Debunking brain myths: Does multi-tasking work?
With all of the latest gadgets at our fingertips, who isn’t tempted to respond to emails while finishing up a project or, even worse, return a phone call while driving?
There may be some things that we can do well while multi-tasking, but in most situations, quality will suffer and the tasks will usually take longer to accomplish. Surprisingly, this is even true for young adults.
A recent study of college students in California looked at “high-media” (electronic) multi-taskers who are used to doing several things at the same time. The researchers examined whether these students are better at filtering out the less important tasks or information.
“The study showed that the students, despite all of their experience in multi-tasking, were not good at focusing on the important task at hand. In fact, their ability to inhibit the secondary tasks was weak,” says Dr. Cheryl Grady, senior scientist at Rotman Research Institute, Baycrest.
This means that regardless of age, if you are doing a secondary task while learning new information, it negatively affects the learning. As we age, this becomes even more difficult because our ability to filter out irrelevant information declines, she explains.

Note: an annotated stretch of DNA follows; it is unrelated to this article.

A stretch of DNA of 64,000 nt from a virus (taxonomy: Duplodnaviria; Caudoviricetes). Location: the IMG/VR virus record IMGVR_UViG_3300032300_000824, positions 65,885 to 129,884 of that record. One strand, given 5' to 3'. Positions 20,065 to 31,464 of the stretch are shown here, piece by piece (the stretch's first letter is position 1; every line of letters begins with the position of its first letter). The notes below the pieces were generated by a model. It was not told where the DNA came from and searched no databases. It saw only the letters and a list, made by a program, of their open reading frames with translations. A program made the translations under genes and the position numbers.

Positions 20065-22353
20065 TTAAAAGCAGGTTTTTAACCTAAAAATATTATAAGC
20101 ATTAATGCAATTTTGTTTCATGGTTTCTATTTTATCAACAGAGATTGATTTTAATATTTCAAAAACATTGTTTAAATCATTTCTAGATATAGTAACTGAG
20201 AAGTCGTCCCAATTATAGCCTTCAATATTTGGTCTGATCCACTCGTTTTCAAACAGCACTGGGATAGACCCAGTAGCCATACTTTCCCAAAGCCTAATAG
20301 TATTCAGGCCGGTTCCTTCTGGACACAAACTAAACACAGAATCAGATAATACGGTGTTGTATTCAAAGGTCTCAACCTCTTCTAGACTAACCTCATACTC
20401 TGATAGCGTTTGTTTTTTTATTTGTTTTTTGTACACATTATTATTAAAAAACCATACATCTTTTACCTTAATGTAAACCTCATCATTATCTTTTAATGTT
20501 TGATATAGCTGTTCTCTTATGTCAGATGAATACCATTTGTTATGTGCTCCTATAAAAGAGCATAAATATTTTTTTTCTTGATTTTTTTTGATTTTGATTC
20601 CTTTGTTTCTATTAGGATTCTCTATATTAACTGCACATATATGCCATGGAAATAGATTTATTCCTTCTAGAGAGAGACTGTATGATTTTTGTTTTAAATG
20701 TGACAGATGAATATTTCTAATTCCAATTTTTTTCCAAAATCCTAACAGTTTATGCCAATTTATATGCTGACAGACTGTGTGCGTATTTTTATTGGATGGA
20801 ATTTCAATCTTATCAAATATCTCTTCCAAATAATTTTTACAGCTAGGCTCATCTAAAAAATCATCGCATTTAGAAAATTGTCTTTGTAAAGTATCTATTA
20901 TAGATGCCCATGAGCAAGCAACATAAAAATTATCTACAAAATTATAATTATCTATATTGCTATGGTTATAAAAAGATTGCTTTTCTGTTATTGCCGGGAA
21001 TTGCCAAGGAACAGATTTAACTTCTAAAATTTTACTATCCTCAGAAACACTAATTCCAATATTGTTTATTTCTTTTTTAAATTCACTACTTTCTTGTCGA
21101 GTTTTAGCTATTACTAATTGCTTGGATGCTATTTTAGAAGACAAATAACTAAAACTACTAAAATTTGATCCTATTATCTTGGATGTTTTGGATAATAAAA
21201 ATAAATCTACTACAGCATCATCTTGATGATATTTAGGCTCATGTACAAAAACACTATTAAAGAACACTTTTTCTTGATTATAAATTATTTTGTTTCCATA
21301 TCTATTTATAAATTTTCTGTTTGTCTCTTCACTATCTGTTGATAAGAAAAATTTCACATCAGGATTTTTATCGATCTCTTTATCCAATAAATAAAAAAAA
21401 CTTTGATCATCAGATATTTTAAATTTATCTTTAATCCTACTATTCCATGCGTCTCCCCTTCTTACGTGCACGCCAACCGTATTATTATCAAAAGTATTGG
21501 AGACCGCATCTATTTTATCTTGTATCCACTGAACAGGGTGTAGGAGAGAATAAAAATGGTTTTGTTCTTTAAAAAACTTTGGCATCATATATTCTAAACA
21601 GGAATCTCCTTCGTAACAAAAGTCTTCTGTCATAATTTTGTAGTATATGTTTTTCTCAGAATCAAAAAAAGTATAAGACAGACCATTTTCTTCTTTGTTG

Driving is a good example because it relies on a lot of thinking and different brain systems. Studies have shown that when we get distracted, accident rates increase.
Distractions can take a number of forms:
— Internal distractions occur when our thoughts wander from the task at hand.
— Television, email or cell phones are examples of environmental distractions.
According to Dr. Grady, “For some reason, as we get older, these distractions become harder to turn off. I recommend that if you are working on an item of high priority, try to stay focused. Turn off the cell phone or email; and every now and then stop and ask yourself, am I doing what I’m supposed to be doing? This can help you stay on track.”
What happens in our brain when we multi-task?
“There is some evidence that our brain is rapidly switching from one task to another,” says Dr. Grady. “This appears to interfere with our ability to properly encode the information. That’s why if you’re distracted while driving, you may not remember later where you parked the car.”
Also, this might explain why it usually takes longer to accomplish each task when you are doing more than one thing at a time. Your brain has to refocus each time you switch tasks.
A study of employees at Microsoft found that every time they responded to an email or text, it took them 15 minutes to return to the work they were doing.
On the positive side, retrieving information that you already know while multi-tasking, or performing a couple of routine tasks that don’t take a lot of thought, may be possible, for example talking on the phone while folding laundry. But even in these cases, the primary task will be disrupted to some degree.
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